En EspaŅol

Q. Who is Mr. Smarty Plants?

A: There are those who suspect Wildflower Center volunteers are the culpable and capable culprits. Yet, others think staff members play some, albeit small, role. You can torture us with your plant questions, but we will never reveal the Green Guru's secret identity.

Help us grow by giving to the Plant Database Fund or by becoming a member

Did you know you can access the Native Plant Information Network with your web-enabled smartphone?

Share

Ask Mr. Smarty Plants

Ask Mr. Smarty Plants is a free service provided by the staff and volunteers at the Lady Bird Johnson Wildflower Center.

Search Smarty Plants
    
 
See a list of all Smarty Plants questions
Can't find the answer in our existing FAQs, submit a question to Mr. Smarty Plants.
Need help with plant identification, visit the plant identification page.
 
rate this answer
1 rating

Tuesday - March 17, 2009

From: Ramsey, MN
Region: Midwest
Topic: Invasive Plants
Title: Getting rid of sandburs in horse pasture in Minnesota
Answered by: Barbara Medford

QUESTION:

How do I get rid of sandburs in my horse pasture?

ANSWER:

Lest you think you are the only one blessed with this noxious weed, please read this previous Mr. Smarty Plants answer.  You didn't say what was in your horse pasture, but we are assuming it is grass of some sort. The problem with any kind of chemical control is that Cenchrus spinifex (coastal sandbur) is also a grass, member of the family Poaceae; something that kills the sandbur will also kill the surrounding grass. 

Actually, the sandbur species mentioned above is more a product of the Southern United States; it is  likely that what you have in Minnesota is Cenchrus longispinus (did you ever hear a more appropriate plant name?). This University of Minnesota Extension website Sandburs by Deborah L. Brown discusses this plant in Minnesota.

Frequently, when we tackle the treatment of weedy invasive plant, about the only advice we can give is to pull it out. We realize this is probably a big task in a horse pasture. One suggestion that we noted was that the sandbur tended to take hold in disturbed, poor soil, and that enriching the grasses you wanted to stay could discourage the survival of the weeds. Learn to recognize it when it has not yet produced the burs, or seeds, so you can pull it out as the opportunity arises and prevent the next generation, at least of that one plant. Sandburs are definitely survivors, with their seeds adapted to cling to clothing, fur, shoes and skin!  Extra nourishment, high nitrogen fertilizers, and perhaps more moisture can help to enrich the good grasses and crowd out the bad ones.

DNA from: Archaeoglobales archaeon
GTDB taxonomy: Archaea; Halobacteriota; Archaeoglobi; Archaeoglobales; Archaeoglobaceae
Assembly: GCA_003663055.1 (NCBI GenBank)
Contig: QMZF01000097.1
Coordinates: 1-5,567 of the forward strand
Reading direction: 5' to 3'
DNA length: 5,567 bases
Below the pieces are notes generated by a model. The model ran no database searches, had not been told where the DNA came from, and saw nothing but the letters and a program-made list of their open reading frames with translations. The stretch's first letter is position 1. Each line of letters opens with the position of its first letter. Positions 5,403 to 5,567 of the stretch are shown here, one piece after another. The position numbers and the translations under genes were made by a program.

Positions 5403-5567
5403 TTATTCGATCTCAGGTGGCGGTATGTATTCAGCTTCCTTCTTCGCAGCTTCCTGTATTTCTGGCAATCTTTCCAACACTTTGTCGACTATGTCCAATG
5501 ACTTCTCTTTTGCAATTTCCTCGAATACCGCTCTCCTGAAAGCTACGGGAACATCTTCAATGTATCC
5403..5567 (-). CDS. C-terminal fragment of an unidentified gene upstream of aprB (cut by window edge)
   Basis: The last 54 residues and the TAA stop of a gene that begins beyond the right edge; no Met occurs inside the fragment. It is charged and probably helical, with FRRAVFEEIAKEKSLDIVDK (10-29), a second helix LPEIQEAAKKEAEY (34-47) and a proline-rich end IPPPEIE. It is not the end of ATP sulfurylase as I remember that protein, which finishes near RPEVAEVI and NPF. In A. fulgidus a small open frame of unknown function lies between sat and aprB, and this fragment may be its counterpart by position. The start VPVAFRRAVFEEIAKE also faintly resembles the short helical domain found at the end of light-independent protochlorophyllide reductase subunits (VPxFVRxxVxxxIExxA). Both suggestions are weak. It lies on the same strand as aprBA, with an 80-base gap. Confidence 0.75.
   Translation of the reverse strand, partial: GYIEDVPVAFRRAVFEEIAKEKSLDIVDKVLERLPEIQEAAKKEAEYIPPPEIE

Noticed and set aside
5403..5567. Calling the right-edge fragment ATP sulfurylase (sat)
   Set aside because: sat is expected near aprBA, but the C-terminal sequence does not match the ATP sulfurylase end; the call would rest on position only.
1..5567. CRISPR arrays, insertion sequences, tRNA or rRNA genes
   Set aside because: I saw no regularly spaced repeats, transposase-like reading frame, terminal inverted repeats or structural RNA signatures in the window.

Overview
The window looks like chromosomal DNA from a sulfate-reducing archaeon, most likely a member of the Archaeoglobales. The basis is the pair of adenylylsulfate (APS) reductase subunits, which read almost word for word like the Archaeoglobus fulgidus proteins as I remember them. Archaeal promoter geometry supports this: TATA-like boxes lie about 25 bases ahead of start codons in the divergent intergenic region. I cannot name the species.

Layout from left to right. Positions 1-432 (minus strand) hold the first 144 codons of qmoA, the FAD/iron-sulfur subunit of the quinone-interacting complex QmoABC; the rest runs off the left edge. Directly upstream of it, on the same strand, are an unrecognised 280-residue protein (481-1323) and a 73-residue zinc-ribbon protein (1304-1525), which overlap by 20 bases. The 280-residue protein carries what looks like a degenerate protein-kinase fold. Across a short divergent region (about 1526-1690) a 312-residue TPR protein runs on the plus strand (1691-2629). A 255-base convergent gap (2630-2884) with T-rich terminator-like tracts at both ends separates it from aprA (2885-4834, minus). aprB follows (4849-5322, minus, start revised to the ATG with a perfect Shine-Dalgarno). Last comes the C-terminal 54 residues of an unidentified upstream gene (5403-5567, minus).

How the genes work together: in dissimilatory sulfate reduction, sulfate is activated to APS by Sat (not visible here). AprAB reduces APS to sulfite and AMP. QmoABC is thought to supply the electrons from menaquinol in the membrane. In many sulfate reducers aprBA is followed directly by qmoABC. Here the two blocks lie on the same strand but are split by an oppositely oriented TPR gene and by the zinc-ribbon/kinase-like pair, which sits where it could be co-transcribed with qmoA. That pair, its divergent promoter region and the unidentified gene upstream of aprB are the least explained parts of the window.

Cenchrus spinifex

Cenchrus spinifex

 

 

More Invasive Plants Questions

Mowing wildflower concerns from Lockhart TX
March 30, 2012 - I went to the Texas Highway Department (Texas Department of Transportation) web site and sent them a concern or complaint about them or independent contractors shredding the roadsides before the blueb...
view the full question and answer

Orange trumpet creeper parasitic to oaks in New York City?
December 17, 2010 - Is the Orange Trumpet Creeper a parasite to oak trees? My concern is that a neighbor with a tall oak has a vine growing up it and I wonder if it could damage or weaken the tree?
view the full question and answer

Controlling Rapistrum rugosum (annual bastardcabbage)
March 09, 2012 - The invasive, Rapistrum rugosum, seems to be especially ubiquitous this year. I communicated with Dr. Mark Simmons a few years ago regarding his research, which indicated that over-sowing wit...
view the full question and answer

Evergreen hedge for constant rain
June 24, 2008 - We live in Washington State up north by Canadian border. We need a hedge that will survive the constant rain. We have tried cedar. They seem to turn brown and die,one at a time so we keep replacing th...
view the full question and answer

Will non-native and invasive Mexican petunias grow under oak trees from St. Augustine FL
March 24, 2013 - Will Mexican Petunias grow under an Oak tree?
view the full question and answer

Smarty Plants's Facebook profile Support the Wildflower Center by Donating Online or Becoming a Member today.

Mr. Smarty Plants wants you to be his Facebook friend. Click the Facebook icon to add yourself to Mr. Smarty Plants list of friends.
E-NEWSLETTER | BECOME A MEMBER | DONATE NOW | MEDIA | SITEMAP
© 2014 Lady Bird Johnson Wildflower Center